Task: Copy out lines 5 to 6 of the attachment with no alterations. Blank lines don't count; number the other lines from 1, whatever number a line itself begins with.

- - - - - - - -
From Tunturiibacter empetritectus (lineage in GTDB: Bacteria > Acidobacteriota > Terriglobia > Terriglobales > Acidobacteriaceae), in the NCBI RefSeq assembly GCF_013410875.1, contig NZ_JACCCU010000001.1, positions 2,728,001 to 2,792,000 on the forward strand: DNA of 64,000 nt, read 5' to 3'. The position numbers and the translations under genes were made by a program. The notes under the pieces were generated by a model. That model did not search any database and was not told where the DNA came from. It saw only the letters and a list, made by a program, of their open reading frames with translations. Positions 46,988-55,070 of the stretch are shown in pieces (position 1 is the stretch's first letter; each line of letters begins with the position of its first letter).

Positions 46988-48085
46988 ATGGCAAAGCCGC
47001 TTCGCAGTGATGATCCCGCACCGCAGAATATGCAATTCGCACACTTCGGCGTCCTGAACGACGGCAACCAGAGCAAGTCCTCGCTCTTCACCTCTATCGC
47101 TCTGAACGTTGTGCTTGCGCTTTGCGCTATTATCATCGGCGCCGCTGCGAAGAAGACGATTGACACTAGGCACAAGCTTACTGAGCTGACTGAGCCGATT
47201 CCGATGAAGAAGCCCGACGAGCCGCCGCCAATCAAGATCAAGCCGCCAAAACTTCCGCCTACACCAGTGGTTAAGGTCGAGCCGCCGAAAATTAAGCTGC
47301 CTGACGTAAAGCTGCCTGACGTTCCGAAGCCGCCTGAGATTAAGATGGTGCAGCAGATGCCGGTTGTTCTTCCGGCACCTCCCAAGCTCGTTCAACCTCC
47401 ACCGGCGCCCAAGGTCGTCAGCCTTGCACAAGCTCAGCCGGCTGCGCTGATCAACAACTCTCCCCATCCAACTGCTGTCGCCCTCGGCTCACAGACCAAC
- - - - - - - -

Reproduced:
47101 TCTGAACGTTGTGCTTGCGCTTTGCGCTATTATCATCGGCGCCGCTGCGAAGAAGACGATTGACACTAGGCACAAGCTTACTGAGCTGACTGAGCCGATT
47201 CCGATGAAGAAGCCCGACGAGCCGCCGCCAATCAAGATCAAGCCGCCAAAACTTCCGCCTACACCAGTGGTTAAGGTCGAGCCGCCGAAAATTAAGCTGC